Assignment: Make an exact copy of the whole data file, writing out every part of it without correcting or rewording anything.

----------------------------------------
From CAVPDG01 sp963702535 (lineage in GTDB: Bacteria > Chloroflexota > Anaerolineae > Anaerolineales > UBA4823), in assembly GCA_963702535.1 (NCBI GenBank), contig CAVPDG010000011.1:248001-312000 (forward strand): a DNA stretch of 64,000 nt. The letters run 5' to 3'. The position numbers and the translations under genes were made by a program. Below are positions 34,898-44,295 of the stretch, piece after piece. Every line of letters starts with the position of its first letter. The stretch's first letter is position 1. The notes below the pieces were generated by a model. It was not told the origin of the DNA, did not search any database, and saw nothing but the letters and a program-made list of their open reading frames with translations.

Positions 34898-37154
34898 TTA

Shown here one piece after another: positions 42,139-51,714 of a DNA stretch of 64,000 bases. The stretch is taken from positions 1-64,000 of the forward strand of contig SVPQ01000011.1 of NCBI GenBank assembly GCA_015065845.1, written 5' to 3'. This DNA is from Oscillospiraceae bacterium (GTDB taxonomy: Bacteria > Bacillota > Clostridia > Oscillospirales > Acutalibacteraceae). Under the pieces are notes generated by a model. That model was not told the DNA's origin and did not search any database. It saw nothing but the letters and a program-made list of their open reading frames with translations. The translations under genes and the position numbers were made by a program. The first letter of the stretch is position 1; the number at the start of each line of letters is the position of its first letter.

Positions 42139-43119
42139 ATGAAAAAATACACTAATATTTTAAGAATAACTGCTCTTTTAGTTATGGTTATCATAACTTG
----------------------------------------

From CAVPDG01 sp963702535 (lineage in GTDB: Bacteria > Chloroflexota > Anaerolineae > Anaerolineales > UBA4823), in assembly GCA_963702535.1 (NCBI GenBank), contig CAVPDG010000011.1:248001-312000 (forward strand): a DNA stretch of 64,000 nt. The letters run 5' to 3'. The position numbers and the translations under genes were made by a program. Below are positions 34,898-44,295 of the stretch, piece after piece. Every line of letters starts with the position of its first letter. The stretch's first letter is position 1. The notes below the pieces were generated by a model. It was not told the origin of the DNA, did not search any database, and saw nothing but the letters and a program-made list of their open reading frames with translations.

Positions 34898-37154
34898 TTA

Shown here one piece after another: positions 42,139-51,714 of a DNA stretch of 64,000 bases. The stretch is taken from positions 1-64,000 of the forward strand of contig SVPQ01000011.1 of NCBI GenBank assembly GCA_015065845.1, written 5' to 3'. This DNA is from Oscillospiraceae bacterium (GTDB taxonomy: Bacteria > Bacillota > Clostridia > Oscillospirales > Acutalibacteraceae). Under the pieces are notes generated by a model. That model was not told the DNA's origin and did not search any database. It saw nothing but the letters and a program-made list of their open reading frames with translations. The translations under genes and the position numbers were made by a program. The first letter of the stretch is position 1; the number at the start of each line of letters is the position of its first letter.

Positions 42139-43119
42139 ATGAAAAAATACACTAATATTTTAAGAATAACTGCTCTTTTAGTTATGGTTATCATAACTTG